Prepare to see Scarlett Johansson as you’ve never seen her before folks, in more ways than one too. With Under the Skin, Johansson has given a tour de force performance, naked both emotionally and physically. If it weren’t for just how obtuse and uncommercial the film was, I’d say that her Oscar campaign should begin immediately, but I know that Jonathan Glazer‘s ambitious movie is not for everyone, and that’s putting it mildly. Almost as if the late Stanley Kubrick had remade the first film in the Species franchise, this flick is challenging for sure, but just as rewarding. Johansson, and the film on the whole, is haunting and hypnotic, with mesmerizing imagery that stays with you long after the lights come up. I can see this movie not working at all for some folks, but I can also see it becoming some people’s favorite flick of all time, it’s just that layered and different. You have to work a bit to find Glazer’s message, but Johansson’s potentially career best performance definitely helps to lead you along. I can safely say that Under the Skin is a unique and singular moviegoing experience, both in terms of the magnificent visuals on display and also in terms of the towering lead performance. Thus far in 2014, it’s easily one of the best things that I’ve seen this year. It’s not mainstream cinema at all, but it’s unequivocally going to be one of the best options playing at your local art house, so don’t pass it up.
A seductively simple premise cleverly masks what’s going on in the film, though the intentionally odd and disorienting opening sequence should let you know that something different is afoot.. On the surface, we’re just watching an alien (Johansson) that’s arrived on Earth to prey on the male population. It takes the form of a beautiful human female, practices our language, and prowls Scotland, looking for hitchhikers, lonely men, and just about anyone willing to be fooled by it’s/her fairly forward attempts to pick them up. Those who are seduced by “her” (I’ll just stick with calling the alien a her now, since it’s easier) wind up entering her lair and are never seen again. Apparently, we’re being harvested by her race, making her basically a middle man, along with a shadowy figure who rides in on a motorcycle to clean up any messes that she might leave. As she preys, she begins to learn about us as well, seemingly developing some human emotions and feelings in the process. That leads to a complication in her mission, as that was never part of the plan. I don’t want to say exactly where the movie goes, but it does really manage to defy your expectations at just about every single turn possible. There’s a bit in common with The Man Who Fell to Earth if you’re looking to reach for comparisons, but this really is its own animal.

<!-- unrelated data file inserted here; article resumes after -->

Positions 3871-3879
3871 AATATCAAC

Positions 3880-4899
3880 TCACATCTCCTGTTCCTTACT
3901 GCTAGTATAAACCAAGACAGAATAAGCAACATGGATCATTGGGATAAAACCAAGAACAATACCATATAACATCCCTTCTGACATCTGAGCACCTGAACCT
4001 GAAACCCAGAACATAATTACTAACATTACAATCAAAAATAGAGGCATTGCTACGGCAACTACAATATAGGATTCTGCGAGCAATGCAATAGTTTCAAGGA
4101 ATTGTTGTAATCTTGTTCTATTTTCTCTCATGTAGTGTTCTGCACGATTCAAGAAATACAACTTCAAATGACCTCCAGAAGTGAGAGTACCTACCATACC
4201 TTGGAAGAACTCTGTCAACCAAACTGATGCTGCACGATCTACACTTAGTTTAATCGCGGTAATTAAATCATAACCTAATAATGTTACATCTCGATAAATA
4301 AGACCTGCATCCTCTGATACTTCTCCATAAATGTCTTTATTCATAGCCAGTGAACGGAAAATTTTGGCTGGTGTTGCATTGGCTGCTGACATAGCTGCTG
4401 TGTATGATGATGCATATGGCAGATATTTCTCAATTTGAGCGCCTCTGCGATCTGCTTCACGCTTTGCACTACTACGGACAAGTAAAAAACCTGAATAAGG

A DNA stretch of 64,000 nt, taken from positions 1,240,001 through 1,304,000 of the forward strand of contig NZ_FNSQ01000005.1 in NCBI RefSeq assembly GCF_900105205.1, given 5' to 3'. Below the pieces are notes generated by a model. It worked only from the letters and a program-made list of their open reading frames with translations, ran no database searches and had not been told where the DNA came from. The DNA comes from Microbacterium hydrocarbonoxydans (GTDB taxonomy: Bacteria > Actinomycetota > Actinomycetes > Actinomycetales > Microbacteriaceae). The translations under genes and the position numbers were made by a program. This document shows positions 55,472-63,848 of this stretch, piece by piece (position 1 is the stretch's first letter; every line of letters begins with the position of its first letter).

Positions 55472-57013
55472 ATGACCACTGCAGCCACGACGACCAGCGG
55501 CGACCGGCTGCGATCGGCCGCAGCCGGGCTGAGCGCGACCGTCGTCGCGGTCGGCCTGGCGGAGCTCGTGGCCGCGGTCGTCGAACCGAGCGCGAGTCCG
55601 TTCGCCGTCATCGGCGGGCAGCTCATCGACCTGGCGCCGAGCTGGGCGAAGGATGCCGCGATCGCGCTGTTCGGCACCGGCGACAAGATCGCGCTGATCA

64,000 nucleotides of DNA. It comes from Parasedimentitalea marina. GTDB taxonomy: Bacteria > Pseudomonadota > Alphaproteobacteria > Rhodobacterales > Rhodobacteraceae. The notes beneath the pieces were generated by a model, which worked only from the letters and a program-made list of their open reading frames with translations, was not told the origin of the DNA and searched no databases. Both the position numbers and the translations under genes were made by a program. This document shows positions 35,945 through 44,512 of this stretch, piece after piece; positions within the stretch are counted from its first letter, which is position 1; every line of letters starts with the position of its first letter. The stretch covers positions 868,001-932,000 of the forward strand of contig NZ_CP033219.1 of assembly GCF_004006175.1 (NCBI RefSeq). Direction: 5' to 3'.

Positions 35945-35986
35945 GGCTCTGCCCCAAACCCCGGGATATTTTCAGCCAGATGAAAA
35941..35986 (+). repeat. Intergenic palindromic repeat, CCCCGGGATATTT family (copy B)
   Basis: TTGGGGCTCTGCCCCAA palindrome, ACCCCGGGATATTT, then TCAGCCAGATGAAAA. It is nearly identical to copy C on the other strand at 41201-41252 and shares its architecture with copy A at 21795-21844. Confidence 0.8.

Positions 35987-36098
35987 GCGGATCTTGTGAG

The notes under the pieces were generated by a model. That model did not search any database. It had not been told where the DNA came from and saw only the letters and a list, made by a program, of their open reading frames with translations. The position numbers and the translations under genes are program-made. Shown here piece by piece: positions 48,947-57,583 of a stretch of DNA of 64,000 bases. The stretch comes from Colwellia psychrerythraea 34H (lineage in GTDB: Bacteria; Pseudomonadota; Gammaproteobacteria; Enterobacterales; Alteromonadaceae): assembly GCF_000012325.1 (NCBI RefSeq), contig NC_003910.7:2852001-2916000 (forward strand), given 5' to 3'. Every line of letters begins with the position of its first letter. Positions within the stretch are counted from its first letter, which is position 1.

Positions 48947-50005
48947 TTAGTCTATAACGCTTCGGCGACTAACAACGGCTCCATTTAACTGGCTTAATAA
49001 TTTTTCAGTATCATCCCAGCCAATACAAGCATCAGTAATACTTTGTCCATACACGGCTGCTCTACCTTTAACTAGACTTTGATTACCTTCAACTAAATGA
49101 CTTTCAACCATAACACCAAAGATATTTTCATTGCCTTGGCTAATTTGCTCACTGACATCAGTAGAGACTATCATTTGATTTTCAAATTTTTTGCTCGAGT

I can’t say enough about Scarlett Johansson here. If there were any justice in this world, she’d be an early frontrunner for the Best Actress Oscar, but in reality she’s a long shot to even by nominated by the Academy for this. Much as it’s an amazingly worthy performance, I think she’ll have to wait a little longer to become an Academy Award nominee. That being said, she’s fantastic. It’s a brave performance, as she bares her body and her soul, all in the process of showing us a character unlike any she’s ever played before. Some might get caught up in her taking her clothes off on screen here, but that’s well beyond the point. Johansson challenges herself as an actress in just about every way that she can here, and the results speak for itself. Considering how she’s basically the only professional in the flick, it’s even more of an impressive performance, with her seduction scenes being improvisation with random men on the street. Some of the other cast members include Paul Brannigan and Lynsey Taylor, but this is Johansson’s show, bar none. You really can’t imagine anyone else playing this role.
Jonathan Glazer saw something in Michael Faber‘s novel of the same name, and along with Walter Campbell developed something truly unique here. Glazer is one hell of a visual director, but even when things aren’t showy, they’re always memorable. Without spoiling certain plot developments, a scene set on a beach, our first look at the alien’s lair, an encounter with a deformed man, and most of the final section of the film are distinctly lodged in my mind. This movie puts a spell on you, I must say. Knowing how many of the scenes are shot with real life going on at the same time also really makes you stand in awe of what this filmmaker has accomplished. Glazer also deserves massive amounts of credit for connecting so strongly with Johansson and helping to craft that performance. One other thing of note is the sound in the movie, which is also rather singular. Mica Levi‘s score is the best I’ve heard this year so far. Impatient viewers might feel that Glazer plods along a bit more than he perhaps needed to, but if you’re as hypnotized as I was, you likely won’t notice. He works a lot into his film during the 108 minute running time, including a bit about human nature in general, but it’s another credit to him that you don’t feel overwhelmed, or at least I didn’t.
To me, Under the Skin is the sort of special indie flick that you want to see and discuss immediately after. From the visuals to the sound to the performance from Johansson, it’s all standout work that I’d go so far as to say needs to be seen. You’re going to be challenged by this movie, I won’t tell you otherwise, but it’s a challenge that you should accept. If you allow yourself to be sucked in by Under the Skin, you’re in for a cinematic experience that you’ll remember all throughout 2014. It’s a film that I really can’t recommend enough to you all.
–Thoughts? Discuss in the comments!